Brandon's full review will be posted on Friday, but the film is available now on VOD (iTunes, Amazon, and your local cable provider).
Brandon Isaacson: You’ve said “The intent of Hide Your Smiling Faces is to explore not the moments that we are remembered by, but the moments we remember…” which I felt you absolutely accomplished. That is a really, really difficult exploration to embark upon for your first film, especially since you do so using more emotional logic than narrative logic. Were you fearful that you wouldn’t be able to accomplish this? Or was confidence the only option?
Daniel Patrick Carbone: To make the kind of film I wanted to make, it really felt like the only option. I wanted to explore the darker side of what forces young people to suddenly feel the pressure of responsibility – to suddenly have to grow up. I wanted to put my own spin on a very popular genre – on filled with images of boys chasing girls, or playing sports, or any other more common subject matter dealing with adolescent boys. A lot of films are about the lead up to some massive life lesson or epiphany. By structuring the film as a series of formative moments - all in some way relating to brotherhood, death, loss, or discovery - my hope was to show that the seemingly small moments in our lives are just as important as the more obvious ones. It was all about the details - placing two moments next to each other in the narrative and allowing one to provide context for the other. I wasn’t interested seeing how someone moved from point A to point B, or to fully explain the reasons or ramifications of each action. The film is entirely from the perspective of these two boys as they deal with difficult emotions for the first time and begin to see the world and their relationships in a new light. If a scene wouldn’t be important to these boys in the moment, then it didn’t belong in this film.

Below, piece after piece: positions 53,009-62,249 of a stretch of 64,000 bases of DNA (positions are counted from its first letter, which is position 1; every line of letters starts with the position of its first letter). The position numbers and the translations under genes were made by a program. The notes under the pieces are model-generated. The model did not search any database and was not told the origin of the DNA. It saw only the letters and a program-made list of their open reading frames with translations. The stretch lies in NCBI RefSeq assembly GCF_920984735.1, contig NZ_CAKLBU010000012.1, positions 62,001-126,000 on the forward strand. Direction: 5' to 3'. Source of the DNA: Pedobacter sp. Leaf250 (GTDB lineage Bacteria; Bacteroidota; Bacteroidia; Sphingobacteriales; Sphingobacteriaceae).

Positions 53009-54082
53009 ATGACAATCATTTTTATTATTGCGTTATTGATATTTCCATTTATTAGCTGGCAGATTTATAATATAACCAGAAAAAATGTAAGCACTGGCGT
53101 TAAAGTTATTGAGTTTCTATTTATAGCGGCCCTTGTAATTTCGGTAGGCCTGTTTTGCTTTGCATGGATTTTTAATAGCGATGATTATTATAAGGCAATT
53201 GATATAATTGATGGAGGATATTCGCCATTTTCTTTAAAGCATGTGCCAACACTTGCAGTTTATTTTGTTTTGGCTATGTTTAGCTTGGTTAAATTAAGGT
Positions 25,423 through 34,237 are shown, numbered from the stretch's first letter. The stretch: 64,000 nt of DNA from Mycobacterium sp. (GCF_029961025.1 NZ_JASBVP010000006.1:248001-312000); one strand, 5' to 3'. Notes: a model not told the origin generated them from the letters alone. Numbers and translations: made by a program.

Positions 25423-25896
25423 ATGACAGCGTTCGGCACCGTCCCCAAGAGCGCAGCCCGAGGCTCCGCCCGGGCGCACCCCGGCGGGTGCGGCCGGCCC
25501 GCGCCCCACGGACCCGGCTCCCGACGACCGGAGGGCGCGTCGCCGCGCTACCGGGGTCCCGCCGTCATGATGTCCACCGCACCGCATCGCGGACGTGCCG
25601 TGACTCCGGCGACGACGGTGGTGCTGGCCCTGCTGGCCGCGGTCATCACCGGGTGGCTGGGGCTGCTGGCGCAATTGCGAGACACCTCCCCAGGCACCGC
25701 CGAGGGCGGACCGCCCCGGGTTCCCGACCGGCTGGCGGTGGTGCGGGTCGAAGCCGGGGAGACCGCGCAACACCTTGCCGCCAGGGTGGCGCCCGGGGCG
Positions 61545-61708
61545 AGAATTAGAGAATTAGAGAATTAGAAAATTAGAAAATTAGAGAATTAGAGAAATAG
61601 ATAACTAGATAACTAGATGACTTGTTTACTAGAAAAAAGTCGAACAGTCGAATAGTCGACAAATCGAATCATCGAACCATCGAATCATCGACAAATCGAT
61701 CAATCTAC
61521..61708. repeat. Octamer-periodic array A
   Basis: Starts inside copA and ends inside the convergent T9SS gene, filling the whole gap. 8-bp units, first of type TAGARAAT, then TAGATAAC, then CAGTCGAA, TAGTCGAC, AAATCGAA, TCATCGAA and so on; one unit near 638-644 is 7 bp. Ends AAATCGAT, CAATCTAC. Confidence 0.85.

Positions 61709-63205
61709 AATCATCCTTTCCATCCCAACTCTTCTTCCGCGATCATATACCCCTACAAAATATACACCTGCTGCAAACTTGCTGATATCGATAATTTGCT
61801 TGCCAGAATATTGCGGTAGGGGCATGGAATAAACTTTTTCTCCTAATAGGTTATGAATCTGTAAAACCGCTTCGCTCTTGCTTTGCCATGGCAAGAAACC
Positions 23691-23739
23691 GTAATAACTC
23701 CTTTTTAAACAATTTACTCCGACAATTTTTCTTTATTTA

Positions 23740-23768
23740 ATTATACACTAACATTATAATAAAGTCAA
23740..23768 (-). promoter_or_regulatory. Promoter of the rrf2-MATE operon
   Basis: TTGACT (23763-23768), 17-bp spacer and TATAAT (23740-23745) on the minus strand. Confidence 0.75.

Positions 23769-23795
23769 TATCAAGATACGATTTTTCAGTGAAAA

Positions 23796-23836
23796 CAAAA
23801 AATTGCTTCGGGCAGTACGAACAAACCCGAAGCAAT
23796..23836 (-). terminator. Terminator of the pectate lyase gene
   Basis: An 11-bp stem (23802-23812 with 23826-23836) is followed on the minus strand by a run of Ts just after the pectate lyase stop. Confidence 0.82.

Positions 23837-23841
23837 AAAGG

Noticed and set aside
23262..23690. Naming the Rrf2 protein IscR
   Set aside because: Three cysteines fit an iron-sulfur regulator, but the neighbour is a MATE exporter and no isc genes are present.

Of course there were times when I worried this structure could be alienating, but to be honest I was never really making this film for anyone else. It was a personal story and a personal test for myself. I believed that if I stayed true to my own vision for the film and my own experiences as a child, there would be at least a small group of people with a similar experience who would respond. The positive response has been truly overwhelming, but I think that speaks to an audience’s desire to be an active part of the experience. To have emotion, rather than plot, move them through the film. To not have every detail spelled out to them and to have moments of ambiguity for them to fill in themselves. That is what I look for in a film so I was hoping others would feel the same. But sure, at times it was terrifying. The good thing for me was that I didn’t have any investors or producers to pay back so the risk was entirely on me, and I can deal with that.
BI: To play off that last question, is there a small moment from the process of making and releasing this film that sticks with you? One of those somewhat irrelevant but powerful small experiences that you explore in the film? It doesn’t have to have any relevance to the film or distribution, I’m just curious if there’s been a random but notable special time with a rain droplet or a croissant or an interaction with someone. Perhaps something you’ll look back upon in a different film 10 years from now.
DPC: The opening shot in the film was not something we planned. I knew that I wanted to start the film with an image of nature or wildlife, but I didn’t actually have a specific plan when we started shooting. We were always out in the woods so I was just hoping a deer or bird would walk by and we could steal a shot of it. When we found that snake on the riverbank, struggling to devour a fish whole, we stopped everything we were doing. It was beyond anything I could have ever set up. It was like mother nature knew we needed something special. I think aside from being an arresting image - sort of beautiful and disturbing at the same time - it also speaks to a lot of the themes in the film. It was just perfect. I’ll remember that moment every time I make a new film. Sometimes the most meaningful parts of a project will be the ones you could never plan on.
BI: I’m curious to hear more about how the business of the film impacted its creation. Why did you go to Kickstarter to help with production costs? How did that impact the shoot and support for the film?